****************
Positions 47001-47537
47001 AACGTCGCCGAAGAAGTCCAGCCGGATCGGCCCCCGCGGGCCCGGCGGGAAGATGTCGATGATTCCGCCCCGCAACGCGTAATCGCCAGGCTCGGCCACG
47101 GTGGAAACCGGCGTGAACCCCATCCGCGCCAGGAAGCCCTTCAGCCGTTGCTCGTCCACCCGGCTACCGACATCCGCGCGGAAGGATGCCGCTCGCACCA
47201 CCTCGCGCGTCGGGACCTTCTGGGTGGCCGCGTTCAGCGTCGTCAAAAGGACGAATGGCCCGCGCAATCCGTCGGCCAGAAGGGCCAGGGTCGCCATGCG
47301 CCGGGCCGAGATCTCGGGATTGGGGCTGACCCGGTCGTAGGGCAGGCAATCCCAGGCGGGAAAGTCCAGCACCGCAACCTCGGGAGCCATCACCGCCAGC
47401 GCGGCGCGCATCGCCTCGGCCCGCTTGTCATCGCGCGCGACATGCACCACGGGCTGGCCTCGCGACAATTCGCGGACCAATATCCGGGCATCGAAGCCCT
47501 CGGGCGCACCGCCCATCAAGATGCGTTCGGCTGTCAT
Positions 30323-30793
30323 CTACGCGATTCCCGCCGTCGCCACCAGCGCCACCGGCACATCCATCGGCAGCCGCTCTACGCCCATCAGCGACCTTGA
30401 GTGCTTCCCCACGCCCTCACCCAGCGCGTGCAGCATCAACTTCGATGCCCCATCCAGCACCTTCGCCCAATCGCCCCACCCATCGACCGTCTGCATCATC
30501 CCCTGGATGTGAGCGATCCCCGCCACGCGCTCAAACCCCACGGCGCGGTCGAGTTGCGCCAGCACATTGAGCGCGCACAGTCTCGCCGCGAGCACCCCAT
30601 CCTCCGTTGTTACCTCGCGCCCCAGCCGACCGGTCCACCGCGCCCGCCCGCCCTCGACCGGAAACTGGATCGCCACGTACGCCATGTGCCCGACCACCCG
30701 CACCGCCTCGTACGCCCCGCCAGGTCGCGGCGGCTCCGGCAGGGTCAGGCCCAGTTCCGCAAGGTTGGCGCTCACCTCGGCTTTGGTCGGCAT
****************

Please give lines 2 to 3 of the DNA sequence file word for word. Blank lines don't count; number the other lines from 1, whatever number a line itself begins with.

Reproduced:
47001 AACGTCGCCGAAGAAGTCCAGCCGGATCGGCCCCCGCGGGCCCGGCGGGAAGATGTCGATGATTCCGCCCCGCAACGCGTAATCGCCAGGCTCGGCCACG
47101 GTGGAAACCGGCGTGAACCCCATCCGCGCCAGGAAGCCCTTCAGCCGTTGCTCGTCCACCCGGCTACCGACATCCGCGCGGAAGGATGCCGCTCGCACCA